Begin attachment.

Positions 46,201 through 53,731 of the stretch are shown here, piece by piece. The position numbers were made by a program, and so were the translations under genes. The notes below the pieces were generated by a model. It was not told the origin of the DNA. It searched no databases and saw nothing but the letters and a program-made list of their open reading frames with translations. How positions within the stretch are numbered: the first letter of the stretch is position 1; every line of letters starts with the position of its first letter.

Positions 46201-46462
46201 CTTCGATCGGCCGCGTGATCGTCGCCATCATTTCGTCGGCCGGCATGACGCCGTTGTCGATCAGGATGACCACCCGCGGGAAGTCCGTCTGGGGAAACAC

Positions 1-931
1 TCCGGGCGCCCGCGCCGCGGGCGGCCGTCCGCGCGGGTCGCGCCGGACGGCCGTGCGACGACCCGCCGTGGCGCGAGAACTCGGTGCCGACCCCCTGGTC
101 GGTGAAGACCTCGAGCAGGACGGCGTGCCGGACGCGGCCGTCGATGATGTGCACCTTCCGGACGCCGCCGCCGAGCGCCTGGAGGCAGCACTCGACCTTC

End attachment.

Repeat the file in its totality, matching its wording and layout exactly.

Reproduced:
Positions 46,201 through 53,731 of the stretch are shown here, piece by piece. The position numbers were made by a program, and so were the translations under genes. The notes below the pieces were generated by a model. It was not told the origin of the DNA. It searched no databases and saw nothing but the letters and a program-made list of their open reading frames with translations. How positions within the stretch are numbered: the first letter of the stretch is position 1; every line of letters starts with the position of its first letter.

Positions 46201-46462
46201 CTTCGATCGGCCGCGTGATCGTCGCCATCATTTCGTCGGCCGGCATGACGCCGTTGTCGATCAGGATGACCACCCGCGGGAAGTCCGTCTGGGGAAACAC

Positions 1-931
1 TCCGGGCGCCCGCGCCGCGGGCGGCCGTCCGCGCGGGTCGCGCCGGACGGCCGTGCGACGACCCGCCGTGGCGCGAGAACTCGGTGCCGACCCCCTGGTC
101 GGTGAAGACCTCGAGCAGGACGGCGTGCCGGACGCGGCCGTCGATGATGTGCACCTTCCGGACGCCGCCGCCGAGCGCCTGGAGGCAGCACTCGACCTTC